It's going to make it pixel perfect as best it can. Now it's not going to take things like edges like this and align them to the pixel grid simply because they are not straight edges, right. So you can do this in a lot of different ways. One of the great things too is that if you go in and transform content, so if I switched to the direct selection tool, for instance, the white arrow. If you select anchor points like this, you can actually select individual anchor points. I'll click to select, c'mon now... And then drag, you're going to see they are going to snap to pixel grid, so things based on transformations that we do or just artwork sitting out there on the artboard is actually going to be allowed to snap to pixel grid.
Now if you go back over to the icons file that we got and select the check mark right there. And if you come up top, you're going to see, well this is set to align to pixel grid, that's great. That means that all new artwork is going to align automatically. This is existing artwork, but try clicking on line selection to pixel grid and look what it says. Selection contains art that can't be aligned to the pixel grid essentially. That's because these are angles. Things like straight, horizontal vertical lines, those will actually snap, typically to the pixel grid. We go back over to UXDesigns, we've got a lot of ways to work with the pixel grid.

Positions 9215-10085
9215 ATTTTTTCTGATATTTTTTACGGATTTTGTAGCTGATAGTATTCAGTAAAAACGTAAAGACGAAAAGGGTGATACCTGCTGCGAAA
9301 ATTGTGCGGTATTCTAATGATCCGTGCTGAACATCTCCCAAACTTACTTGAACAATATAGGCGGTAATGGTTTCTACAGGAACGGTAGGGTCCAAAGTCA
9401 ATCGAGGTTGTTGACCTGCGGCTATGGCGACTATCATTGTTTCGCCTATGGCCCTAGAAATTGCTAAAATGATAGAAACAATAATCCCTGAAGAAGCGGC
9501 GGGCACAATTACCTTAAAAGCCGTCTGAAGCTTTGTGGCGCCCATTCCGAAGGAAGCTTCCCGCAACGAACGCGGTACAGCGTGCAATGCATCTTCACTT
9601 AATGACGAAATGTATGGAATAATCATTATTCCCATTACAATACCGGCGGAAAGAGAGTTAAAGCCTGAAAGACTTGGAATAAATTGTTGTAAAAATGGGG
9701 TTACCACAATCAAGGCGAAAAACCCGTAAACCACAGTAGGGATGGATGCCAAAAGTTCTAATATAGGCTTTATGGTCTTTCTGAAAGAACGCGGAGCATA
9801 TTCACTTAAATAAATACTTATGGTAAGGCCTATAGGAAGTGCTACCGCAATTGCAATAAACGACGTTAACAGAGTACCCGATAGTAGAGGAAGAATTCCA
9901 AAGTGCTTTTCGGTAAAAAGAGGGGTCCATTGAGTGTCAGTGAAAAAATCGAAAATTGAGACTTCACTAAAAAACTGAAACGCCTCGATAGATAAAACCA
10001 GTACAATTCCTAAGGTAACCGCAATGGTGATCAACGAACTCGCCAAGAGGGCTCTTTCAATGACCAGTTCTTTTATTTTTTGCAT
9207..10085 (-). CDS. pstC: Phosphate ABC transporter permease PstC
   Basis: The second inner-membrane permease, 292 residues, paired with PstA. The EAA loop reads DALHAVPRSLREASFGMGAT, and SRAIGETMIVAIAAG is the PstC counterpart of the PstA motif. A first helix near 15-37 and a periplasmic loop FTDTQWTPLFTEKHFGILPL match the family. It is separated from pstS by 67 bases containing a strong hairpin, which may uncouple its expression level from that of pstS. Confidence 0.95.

You can do it either starting out, by creating new artwork, by going in and taking existing artwork, but snapping to the pixel grid is something we want to have set and something that you could, if you wanted to, toggle off if you had something you didn't want to snap to the pixel grid, for instance. I could turn this off and then later turn it back on. It won't affect the artwork that's out there. Another thing we could do is if you come under select here, you're actually going to see that we have, under object here, not align to pixel grid. You can select all artwork that is not aligned to the pixel grid, at least it thinks it's not and then you can say, okay let's align it to the pixel grid.
Once you get the hang of snapping to the pixel grid, it's really not that big of a deal. It's actually pretty easy and it becomes second nature. Now that the artwork that should be snapped to the pixel grid is, next we're going to move on to some helpful tips for editing shape appearance.
- Setting up artboards
- Using guides, grids, and snapping
- Working with text and shapes
- Creating reusable artwork
- Organizing content
- Exporting assets